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Barry Thompson

When the ringing woke me at 3:00 a.m., I hoped that it was my alarm clock. For a neurologist on call, middle-of-the-night phone calls mean trouble; as a rule, you don't get awakened at that hour unless it's something really serious.

At 6:00 p.m. the prior evening, a young man had shown up in the ER of one of our satellite hospitals with a severe headache. He'd been diagnosed with a tension headache and discharged with a prescription for acetaminophen with codeine. No imaging studies had been done.

Nine hours later, the patient presented to the ER at our main hospital. He was no longer fully alert, the ER doc told me. I told him to get an immediate CT scan of the head. I was out of bed and through the door in an instant, worrying about this young, otherwise healthy man with a severe headache and reduced alertness. It's amazing how fast you can drive in the dead of night when you're nervous that a life may hang in the balance.

I parked in my usual spot, right by the ER entrance, and ran inside. The nurse told me that the patient had been sent upstairs to get his CT. I dashed to the elevators and got to the CT suite in just a couple of minutes. By now I was running on adrenaline; as I swung the door open, I could feel my heart thumping in my chest.

Again, my timing was off; the patient now was on his way down to the ICU. I couldn't believe I'd missed him again. Luckily, his films were lying on the counter, and I slapped them up on the viewbox. When I saw what was on those films, my heart really started to pound. They showed a massive enlargement of the ventricles (fluid-filled cavities, normally quite small) inside his brain. The resulting increased pressure inside this young man's skull explained his headache and grogginess. I ran even faster down the stairs to the ICU, where I finally caught up with him.

To my surprise, he was still on the gurney, just as the transport people had left him. He was unconscious, his ER chart resting on his chest. Apparently, the nurses were in the middle of changing shift; no one there had even taken a look at him. He was just lying there, unattended. I couldn't believe what was happening; it was as if I were in the middle of some horrible dream.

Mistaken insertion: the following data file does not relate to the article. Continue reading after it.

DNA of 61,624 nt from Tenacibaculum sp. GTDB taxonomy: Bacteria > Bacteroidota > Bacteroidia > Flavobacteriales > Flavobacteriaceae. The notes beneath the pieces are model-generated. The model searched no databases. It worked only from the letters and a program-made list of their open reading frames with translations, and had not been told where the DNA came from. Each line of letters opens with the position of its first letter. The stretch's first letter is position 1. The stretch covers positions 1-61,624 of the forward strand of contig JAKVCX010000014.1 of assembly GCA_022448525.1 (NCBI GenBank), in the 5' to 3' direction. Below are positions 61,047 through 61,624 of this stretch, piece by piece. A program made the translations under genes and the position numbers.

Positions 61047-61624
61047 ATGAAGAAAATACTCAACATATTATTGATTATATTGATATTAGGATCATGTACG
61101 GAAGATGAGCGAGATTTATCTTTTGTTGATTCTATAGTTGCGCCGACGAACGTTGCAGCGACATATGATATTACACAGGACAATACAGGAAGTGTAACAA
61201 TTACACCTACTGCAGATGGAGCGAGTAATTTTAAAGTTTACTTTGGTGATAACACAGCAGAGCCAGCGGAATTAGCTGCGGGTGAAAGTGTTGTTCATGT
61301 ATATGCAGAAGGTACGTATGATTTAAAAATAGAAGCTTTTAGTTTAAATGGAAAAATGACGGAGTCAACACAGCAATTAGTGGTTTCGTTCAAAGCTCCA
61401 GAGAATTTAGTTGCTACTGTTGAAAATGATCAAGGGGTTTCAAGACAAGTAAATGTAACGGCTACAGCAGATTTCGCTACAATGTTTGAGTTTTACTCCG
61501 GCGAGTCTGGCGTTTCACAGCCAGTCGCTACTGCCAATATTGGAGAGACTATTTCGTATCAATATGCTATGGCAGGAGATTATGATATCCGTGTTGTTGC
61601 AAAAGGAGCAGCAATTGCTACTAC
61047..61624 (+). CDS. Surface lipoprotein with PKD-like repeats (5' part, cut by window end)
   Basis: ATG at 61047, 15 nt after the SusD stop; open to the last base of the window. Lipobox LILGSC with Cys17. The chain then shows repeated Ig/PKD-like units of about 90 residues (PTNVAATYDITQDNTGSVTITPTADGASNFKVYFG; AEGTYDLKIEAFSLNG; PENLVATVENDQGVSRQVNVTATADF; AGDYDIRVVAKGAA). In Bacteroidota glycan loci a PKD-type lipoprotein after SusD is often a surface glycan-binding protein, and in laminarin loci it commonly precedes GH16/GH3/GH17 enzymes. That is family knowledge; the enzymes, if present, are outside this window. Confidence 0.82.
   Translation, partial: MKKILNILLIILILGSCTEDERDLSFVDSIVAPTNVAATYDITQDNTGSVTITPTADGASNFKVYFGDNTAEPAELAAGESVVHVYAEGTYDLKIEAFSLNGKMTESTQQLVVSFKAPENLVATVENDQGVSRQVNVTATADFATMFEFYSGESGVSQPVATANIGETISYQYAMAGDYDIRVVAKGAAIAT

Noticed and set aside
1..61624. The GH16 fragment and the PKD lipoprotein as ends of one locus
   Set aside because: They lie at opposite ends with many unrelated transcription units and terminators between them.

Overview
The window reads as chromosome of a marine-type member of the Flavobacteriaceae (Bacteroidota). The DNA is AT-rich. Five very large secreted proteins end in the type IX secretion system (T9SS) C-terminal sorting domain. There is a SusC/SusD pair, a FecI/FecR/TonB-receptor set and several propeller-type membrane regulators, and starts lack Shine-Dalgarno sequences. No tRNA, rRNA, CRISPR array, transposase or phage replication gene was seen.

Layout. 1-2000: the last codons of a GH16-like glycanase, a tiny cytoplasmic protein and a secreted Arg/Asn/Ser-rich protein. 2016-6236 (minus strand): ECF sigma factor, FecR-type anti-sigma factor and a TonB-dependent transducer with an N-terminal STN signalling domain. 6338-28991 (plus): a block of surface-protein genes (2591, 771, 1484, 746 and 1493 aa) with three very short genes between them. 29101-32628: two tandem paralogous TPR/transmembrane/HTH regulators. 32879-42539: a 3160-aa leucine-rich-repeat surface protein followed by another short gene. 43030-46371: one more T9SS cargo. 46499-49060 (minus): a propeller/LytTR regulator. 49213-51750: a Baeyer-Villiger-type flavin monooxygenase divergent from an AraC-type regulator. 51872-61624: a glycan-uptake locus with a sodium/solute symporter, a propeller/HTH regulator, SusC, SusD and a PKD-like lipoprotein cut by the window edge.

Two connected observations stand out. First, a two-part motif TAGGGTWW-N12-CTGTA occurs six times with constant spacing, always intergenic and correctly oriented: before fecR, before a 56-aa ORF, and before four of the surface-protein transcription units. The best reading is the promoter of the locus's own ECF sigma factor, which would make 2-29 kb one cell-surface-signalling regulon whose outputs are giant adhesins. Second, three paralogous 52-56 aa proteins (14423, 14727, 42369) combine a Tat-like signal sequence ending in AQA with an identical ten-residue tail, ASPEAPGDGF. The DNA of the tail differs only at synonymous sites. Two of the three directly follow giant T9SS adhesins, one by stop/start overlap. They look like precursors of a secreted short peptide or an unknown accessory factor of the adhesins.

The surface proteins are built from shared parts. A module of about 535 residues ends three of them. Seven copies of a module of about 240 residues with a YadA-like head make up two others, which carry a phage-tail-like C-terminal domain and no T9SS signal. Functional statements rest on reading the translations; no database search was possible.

After a few seconds' assessment, I realized that he was in the process of herniating: The increased pressure inside his head was pushing his brain down through the opening at the base of the skull, through which the brain and spinal cord connect. His left pupil was widely dilated and unresponsive to light, and he showed signs of damage to the motor pathways controlling his left side. Unless I acted immediately, he could be dead in a very short time.

I shouted to the nurses that he was herniating, which really got their attention. I told them to immediately give him a large intravenous dose of mannitol, a powerful diuretic.

Within seconds, as I anxiously watched over him, his pupil shrank back down to normal size. It was working!

After only another minute or two (or so it seemed; I was so amazed and overjoyed that it was hard for me to judge), he woke up! My patient, who had been on the brink of death just moments before, was now alert: He knew his name and where he was, and he could move all four limbs. I felt euphoric.

Walking on air, I approached the small room by the ICU where his mother and father were anxiously waiting. From their expressions, I could tell that they expected the worst. As I delivered the hopeful news, I fully realized the enormity of what had taken place: Had circumstances been just slightly different, I would have been informing them instead of their son's death.

Even now, after all these years, my eyes mist over when I recall that night. If I had missed just one more traffic light, or lingered in bed just a couple of minutes longer, or if there had been no parking spot right by the ER entrance, I believe that my patient would have died. (His symptoms, it turned out, were due to a noncancerous tumor inside one of his ventricles; following a successful operation, he made a full recovery.)

On that night so long ago, it seemed to me that some higher power, or fate if you will, placed me at that young man's bedside at exactly the right time. It seems a bit fantastic to me now, but back then it made perfect sense. I'm no longer a strong believer in fate, but when I relive that night in my mind, a powerfully spiritual feeling still comes over me.

I never again found myself in a situation in which my split-second actions at a precise moment in space and time allowed me to save another's life. Every time I think about that night, I thank God that I was lucky enough to have done just that.

About the author:

Barry Thompson MD is a graduate of the University of Southern California School of Medicine. After engaging in the private practice of neurology for fourteen years, he left medicine in the late 1990s to become first a ballet photographer and then a psychotherapist. He lives with his wife and two children in the Pacific Northwest.

Story editor: 

Beth Hadas